- At least three years of research or policy-related experience. Exceptions may be made for outstanding applicants who do not meet this criterion.
- Passionate about finding great giving opportunities and making the world a better place.
- Value intense discussion and debate.
- Strong critical thinking skills; able to approach all claims (including their managers') with skepticism.
- Excellent communication skills, both written and verbal.
- Comfortable with open-ended questions, where no clear precedents or guidelines exist.
- Value the intensity and open-endedness of a small organization over the stability and comfort of a larger corporation.
Please send the following to firstname.lastname@example.org:
- Resume and cover letter
- Writing sample
- A 1-2 page answer to the following question: what is something you've learned from reading academic literature (preferably studies by others, rather than work that you did) that you are confident is true? Please include citations for the paper(s) you reference in your response, and briefly (informally) note which pieces of evidence you find most compelling. For example, our review of the literature for salt iodization convinced us that programs that fortify salt with iodine improves children's cognitive ability.
You may also send additional material, such as a letter of recommendation, to support your application; this is not required.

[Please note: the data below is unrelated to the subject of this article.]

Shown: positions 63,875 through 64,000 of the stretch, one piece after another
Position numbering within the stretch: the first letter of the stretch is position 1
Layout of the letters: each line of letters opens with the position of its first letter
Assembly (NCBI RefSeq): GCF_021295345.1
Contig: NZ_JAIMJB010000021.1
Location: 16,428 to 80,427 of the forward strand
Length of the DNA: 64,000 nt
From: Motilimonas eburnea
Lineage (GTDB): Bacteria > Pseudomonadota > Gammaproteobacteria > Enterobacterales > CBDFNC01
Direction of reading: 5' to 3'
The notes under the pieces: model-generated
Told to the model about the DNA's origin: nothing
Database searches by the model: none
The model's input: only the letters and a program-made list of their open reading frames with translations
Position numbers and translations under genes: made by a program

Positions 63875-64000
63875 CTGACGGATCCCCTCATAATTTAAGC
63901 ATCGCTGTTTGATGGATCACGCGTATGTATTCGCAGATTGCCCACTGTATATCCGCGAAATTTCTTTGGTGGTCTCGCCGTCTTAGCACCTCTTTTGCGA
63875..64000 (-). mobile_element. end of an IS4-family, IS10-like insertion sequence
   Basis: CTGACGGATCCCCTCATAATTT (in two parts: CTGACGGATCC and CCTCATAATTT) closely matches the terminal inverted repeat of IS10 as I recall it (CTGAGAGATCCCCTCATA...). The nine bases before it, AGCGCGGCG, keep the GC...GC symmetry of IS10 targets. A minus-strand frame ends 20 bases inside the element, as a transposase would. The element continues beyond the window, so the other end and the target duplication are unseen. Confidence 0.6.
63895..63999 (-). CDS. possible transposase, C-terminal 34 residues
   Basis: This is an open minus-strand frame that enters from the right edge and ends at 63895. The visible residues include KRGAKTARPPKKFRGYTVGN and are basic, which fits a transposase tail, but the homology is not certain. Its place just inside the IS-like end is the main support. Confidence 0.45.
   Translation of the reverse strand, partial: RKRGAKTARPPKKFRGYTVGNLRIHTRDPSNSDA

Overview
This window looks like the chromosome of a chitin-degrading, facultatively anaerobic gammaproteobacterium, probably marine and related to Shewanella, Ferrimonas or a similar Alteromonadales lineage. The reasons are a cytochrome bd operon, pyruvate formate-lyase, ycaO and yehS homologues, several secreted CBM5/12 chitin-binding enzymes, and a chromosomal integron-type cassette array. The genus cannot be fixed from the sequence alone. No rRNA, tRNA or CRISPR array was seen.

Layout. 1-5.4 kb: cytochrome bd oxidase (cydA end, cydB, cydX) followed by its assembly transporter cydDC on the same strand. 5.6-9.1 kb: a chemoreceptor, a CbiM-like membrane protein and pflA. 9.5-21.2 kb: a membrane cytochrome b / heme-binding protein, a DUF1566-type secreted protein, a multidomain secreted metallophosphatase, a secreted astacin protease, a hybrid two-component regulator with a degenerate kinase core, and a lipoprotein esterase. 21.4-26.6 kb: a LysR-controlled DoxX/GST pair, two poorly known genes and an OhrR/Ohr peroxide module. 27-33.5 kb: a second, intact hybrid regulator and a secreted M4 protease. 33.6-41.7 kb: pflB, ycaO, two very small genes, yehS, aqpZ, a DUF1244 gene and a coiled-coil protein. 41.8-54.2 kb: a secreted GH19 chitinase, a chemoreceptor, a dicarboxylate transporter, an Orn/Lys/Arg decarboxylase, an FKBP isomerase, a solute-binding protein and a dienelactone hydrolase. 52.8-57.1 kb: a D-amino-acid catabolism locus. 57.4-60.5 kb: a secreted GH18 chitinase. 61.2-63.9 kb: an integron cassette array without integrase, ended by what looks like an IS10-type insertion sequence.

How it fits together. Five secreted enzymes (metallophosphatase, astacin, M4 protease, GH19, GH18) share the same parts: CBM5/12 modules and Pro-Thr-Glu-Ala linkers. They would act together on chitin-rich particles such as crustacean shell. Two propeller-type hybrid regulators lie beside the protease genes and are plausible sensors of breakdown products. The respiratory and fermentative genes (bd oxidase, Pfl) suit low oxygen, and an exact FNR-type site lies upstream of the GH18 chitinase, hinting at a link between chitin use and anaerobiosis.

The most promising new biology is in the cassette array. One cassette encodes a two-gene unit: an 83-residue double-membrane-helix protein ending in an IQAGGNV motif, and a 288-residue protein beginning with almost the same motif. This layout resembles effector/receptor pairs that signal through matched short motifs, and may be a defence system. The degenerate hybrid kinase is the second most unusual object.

Please contact email@example.com with any questions.
- We prefer candidates who will be based at our office in San Francisco, but we are open to someone who works remotely.
- We will consider sponsoring applications for work authorization for exceptional candidates.
Background on GiveWell
GiveWell started as a group of finance professionals trying to do as much good as possible with their personal donations. Since 2007, it has been a full-time independent research group. We publish our charity recommendations, research, and the full details of our analysis publicly at www.givewell.org.
In 2017, GiveWell tracked $117.5 million in donations to our recommended charities as a direct result of our research. Our research has received accolades from Peter Singer (who featured it in his manifesto on giving, The Life You Can Save), Nicholas Kristof (who featured it in Half The Sky), and media including the New York Times, Wall Street Journal, USA Today, CNN and NPR (see our press page for more).
We have twenty-five full-time employees and are located in San Francisco.
As part of our dedication to the diversity of our staff, GiveWell is committed to Equal Employment Opportunity without regard for race, color, national origin, ethnicity, gender, protected veteran status, disability, sexual orientation, gender identity, or religion. People of color, people with disabilities, women, and LGBTQ candidates are strongly encouraged to apply.
Pursuant to the San Francisco Fair Chance Ordinance, we will consider for employment qualified applicants with arrest and conviction records.
If you need assistance or an accommodation due to a disability, you may contact us at firstname.lastname@example.org.